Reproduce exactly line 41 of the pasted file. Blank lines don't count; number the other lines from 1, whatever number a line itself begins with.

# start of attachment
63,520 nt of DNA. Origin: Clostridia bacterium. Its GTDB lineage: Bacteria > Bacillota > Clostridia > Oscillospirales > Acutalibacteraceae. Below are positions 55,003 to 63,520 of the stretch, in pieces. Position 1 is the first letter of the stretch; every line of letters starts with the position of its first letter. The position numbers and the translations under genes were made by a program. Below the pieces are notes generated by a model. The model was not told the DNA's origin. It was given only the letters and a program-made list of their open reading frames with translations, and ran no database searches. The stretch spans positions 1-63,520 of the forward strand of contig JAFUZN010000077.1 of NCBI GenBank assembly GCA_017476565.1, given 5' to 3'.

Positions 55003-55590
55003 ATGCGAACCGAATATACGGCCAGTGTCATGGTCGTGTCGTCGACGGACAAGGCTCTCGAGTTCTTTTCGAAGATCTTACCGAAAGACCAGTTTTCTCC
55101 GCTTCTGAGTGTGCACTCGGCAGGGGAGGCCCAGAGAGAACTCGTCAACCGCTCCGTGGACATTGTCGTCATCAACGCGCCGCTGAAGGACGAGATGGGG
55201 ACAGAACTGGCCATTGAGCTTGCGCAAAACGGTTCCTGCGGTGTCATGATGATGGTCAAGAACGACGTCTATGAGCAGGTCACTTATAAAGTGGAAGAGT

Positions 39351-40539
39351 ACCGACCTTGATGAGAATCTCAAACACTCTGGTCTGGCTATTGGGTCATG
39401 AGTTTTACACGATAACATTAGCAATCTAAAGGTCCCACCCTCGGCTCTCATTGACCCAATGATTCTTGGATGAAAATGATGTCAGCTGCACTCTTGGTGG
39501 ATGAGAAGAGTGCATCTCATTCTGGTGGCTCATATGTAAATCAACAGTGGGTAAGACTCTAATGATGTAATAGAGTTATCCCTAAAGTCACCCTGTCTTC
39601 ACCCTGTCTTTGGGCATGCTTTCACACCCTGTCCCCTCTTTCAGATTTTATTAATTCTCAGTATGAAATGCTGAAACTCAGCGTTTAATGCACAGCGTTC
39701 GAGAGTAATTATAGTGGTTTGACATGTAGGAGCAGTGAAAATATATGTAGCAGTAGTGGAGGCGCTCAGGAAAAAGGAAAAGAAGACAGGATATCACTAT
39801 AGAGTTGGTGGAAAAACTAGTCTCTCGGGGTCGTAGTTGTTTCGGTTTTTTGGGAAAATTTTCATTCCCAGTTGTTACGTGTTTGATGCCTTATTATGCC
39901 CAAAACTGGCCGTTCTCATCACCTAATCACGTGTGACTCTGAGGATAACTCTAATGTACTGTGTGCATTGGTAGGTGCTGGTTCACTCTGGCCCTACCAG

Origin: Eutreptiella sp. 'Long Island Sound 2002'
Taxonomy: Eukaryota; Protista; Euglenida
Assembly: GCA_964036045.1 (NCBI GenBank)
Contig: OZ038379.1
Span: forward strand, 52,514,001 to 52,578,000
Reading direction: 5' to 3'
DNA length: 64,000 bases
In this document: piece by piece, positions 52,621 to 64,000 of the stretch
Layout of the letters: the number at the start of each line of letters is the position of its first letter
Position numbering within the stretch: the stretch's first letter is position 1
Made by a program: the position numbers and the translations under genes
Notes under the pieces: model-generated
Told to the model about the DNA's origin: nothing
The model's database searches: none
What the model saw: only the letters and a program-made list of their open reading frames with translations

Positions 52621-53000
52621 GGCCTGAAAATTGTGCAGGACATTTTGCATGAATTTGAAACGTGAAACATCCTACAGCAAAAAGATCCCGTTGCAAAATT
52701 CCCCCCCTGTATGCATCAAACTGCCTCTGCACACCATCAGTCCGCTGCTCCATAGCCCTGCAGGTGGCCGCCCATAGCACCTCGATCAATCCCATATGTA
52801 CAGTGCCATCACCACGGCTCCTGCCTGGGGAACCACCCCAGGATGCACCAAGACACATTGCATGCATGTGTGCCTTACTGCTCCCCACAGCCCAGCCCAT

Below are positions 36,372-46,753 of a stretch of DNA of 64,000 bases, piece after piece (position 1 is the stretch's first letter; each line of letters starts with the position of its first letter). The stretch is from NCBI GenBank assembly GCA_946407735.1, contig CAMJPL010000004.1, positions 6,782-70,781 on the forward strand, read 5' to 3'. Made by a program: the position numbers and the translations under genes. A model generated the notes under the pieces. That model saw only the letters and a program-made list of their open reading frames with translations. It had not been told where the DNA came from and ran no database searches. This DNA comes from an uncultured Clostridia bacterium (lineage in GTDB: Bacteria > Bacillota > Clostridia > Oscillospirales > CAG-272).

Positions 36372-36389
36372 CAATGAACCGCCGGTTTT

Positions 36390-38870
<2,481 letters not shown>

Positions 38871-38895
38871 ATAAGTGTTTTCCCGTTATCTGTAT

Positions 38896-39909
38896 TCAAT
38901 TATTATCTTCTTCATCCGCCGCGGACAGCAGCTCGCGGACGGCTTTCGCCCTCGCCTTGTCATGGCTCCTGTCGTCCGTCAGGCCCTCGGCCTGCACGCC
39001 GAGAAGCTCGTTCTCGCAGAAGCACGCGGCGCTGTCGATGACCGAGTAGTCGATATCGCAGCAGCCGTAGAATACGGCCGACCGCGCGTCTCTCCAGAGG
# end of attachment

38896 TCAAT